Vicky Jones took a step into the unknown with Run, her new comedy-drama for HBO.

Vicky Jones HBO  Sophia Spring

Source: HBO/Sophia Spring

Vicky Jones

Previously best known for her work with Fleabag star Phoebe Waller-Bridge, Jones served as both writer and producer on the half-hour series, giving the British theatre and TV writer her first outing as a TV showrunner.

Before starting the project, Jones admits: “I didn’t really know what a showrunner did.”

Now she can see that the job has its benefits and its challenges. “Being able to dip into everybody’s incredible craft and hard work and make decisions about what’s right for the story is a wonderful, wonderful privilege,” she says. “And a responsibility as well. Because there’s a lot riding on it: a lot of money, a lot of people and a lot of effort. So you have to be on point all the time.”

Run – produced for HBO by eOne and distributed internationally by Warner Bros International Television Distribution – follows a woman (played by Nurse Jackie’s Merritt Wever) who walks out on her suburban family life to reunite with her former college boyfriend (Domhnall Gleeson), a charming Irishman who’s made a killing as a self-help guru, for a whirlwind trip across America.

The trip – the result of an unlikely pact the pair made 17 years earlier – gets predictably wild, but rarely in the predictable ways, making the show as much an action thriller as a bantering romantic comedy.

Jones says the idea came from the fact that, for her, “other people’s romances are always such a mystery. I wanted to get into the nitty gritty of a relationship that had been very romantic but then, for whatever reason, the couple had split up.”

The couple’s pact puts a smartphone spin on a joking arrangement Jones once made with long-time friend Waller-Bridge. “If either of us was in a situation we wanted to get out of we’d whisper to the other one, ‘Run,’ and we’d run out of there,” she reveals. “It was just an idea, it wasn’t something we really did.”

Mixing comedy with thriller aspects was a move to keep viewers off guard. “We wanted people to lean in and not know where they stood, whether the next thing that happened was going to be action or comedy,” Jones explains. “I’ve learnt that from Phoebe – playing around with audience expectations helps keep them glued to the screen.”

Working with Phoebe

Her collaborations with Waller-Bridge began when the two formed the DryWrite Theatre Company and Jones directed the 2013 one-woman stage version of Fleabag, first for the Edinburgh Festival Fringe and then for its West End and off-Broadway runs. The stage production was also a hit in UK cinemas last year when it was broadcast as part of the National Theatre Live event series.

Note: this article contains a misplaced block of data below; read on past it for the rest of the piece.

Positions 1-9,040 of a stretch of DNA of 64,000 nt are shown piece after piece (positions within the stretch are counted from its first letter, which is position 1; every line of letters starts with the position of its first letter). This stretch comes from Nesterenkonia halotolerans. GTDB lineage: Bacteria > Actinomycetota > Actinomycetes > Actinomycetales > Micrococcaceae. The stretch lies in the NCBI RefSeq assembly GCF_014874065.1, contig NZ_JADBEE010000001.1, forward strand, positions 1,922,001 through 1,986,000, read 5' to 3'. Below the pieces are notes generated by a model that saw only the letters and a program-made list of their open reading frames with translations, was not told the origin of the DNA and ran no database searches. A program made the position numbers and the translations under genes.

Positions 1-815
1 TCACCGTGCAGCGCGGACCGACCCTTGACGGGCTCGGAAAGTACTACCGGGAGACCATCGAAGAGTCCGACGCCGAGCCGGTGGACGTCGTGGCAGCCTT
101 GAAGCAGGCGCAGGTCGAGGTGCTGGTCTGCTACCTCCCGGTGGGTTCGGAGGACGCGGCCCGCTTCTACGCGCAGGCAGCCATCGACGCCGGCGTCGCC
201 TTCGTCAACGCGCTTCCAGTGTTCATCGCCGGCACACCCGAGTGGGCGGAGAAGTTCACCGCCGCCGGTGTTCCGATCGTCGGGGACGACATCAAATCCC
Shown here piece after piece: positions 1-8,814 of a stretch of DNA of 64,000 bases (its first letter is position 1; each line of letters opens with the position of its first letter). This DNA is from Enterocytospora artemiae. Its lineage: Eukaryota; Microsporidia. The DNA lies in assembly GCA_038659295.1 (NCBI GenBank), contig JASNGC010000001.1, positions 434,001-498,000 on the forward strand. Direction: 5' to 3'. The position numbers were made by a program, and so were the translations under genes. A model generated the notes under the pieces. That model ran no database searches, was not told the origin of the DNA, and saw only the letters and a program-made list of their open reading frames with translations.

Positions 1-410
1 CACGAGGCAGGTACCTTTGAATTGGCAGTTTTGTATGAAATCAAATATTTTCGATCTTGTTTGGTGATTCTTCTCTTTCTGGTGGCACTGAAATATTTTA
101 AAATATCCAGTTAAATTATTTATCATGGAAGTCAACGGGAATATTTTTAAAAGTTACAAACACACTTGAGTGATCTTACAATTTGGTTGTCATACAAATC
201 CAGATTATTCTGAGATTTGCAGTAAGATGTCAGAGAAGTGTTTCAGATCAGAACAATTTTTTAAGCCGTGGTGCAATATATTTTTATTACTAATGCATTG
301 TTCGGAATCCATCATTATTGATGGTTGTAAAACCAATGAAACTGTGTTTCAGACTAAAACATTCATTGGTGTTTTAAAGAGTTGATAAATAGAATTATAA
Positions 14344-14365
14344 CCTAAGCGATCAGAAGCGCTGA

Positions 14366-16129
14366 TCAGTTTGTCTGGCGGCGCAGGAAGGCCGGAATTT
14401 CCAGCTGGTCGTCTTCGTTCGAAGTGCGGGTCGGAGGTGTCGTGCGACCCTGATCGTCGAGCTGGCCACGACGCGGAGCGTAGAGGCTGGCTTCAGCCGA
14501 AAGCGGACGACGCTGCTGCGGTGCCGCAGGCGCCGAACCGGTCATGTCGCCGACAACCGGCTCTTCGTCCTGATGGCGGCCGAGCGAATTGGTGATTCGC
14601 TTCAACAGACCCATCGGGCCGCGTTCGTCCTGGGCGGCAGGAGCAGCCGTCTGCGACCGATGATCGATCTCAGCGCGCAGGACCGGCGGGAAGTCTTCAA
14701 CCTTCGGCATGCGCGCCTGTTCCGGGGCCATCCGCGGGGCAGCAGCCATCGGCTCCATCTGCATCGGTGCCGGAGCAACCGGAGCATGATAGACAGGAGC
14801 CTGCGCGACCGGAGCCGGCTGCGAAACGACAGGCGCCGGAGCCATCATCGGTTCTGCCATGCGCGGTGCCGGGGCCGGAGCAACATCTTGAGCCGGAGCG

Jones was also a script editor on Waller-Bridge’s 2016 comedy series Crashing and the critically acclaimed TV adaptation of Fleabag as well as writing an episode for the first season of Killing Eve, which was developed by Waller-Bridge.

There have been solo credits too. She wrote stage plays Touch and The One and contributed to TV series including Snatches: Moments From Women’s Lives and Flack – but the work with Waller-Bridge (who in turn is one of the executive producers of Run and a recurring guest star on the series) has been formative.

On taking Fleabag to TV, Jones says: “I was in the room with her for months on end as she compiled the story. I’d been the dramaturge on the play so I knew the material very well. But of course, the play was only an hour long so there was a hell of a lot more that needed to be written.”

Among the tricks learned from Waller-Bridge, she says, was “a lot about keeping things feeling fresh and new and unexpected, and staying ahead of your audience”.

Being involved as the series was shot was also significant, Jones adds, since “understanding the way that a set works trickles down into how you write a script”.

With the initial seven episodes of Run now safely across the finish line – the series debuts on HBO in the US on April 12 and on Sky Comedy in the UK on April 15 – Jones is contemplating future work in both theatre and TV, describing the stage as her “first love, because of the craft and the live element, and there are so many incredible UK theatres I’d love to work at”.

She’s also hoping for a second season order for Run. “I feel like there’s more to say, more of their relationship I’d love to explore. So I’d love that to go forwards.”

And “at some point”, Jones says, she plans to write a feature film. Getting into another new medium, she suggests, would take her into territory both familiar and unfamiliar.

“Structurally I’ll need a bit of help, working out what happens and in what order,” she concedes. “But being able to create characters that feel true and real and complicated is what I hope to do in anything I write.”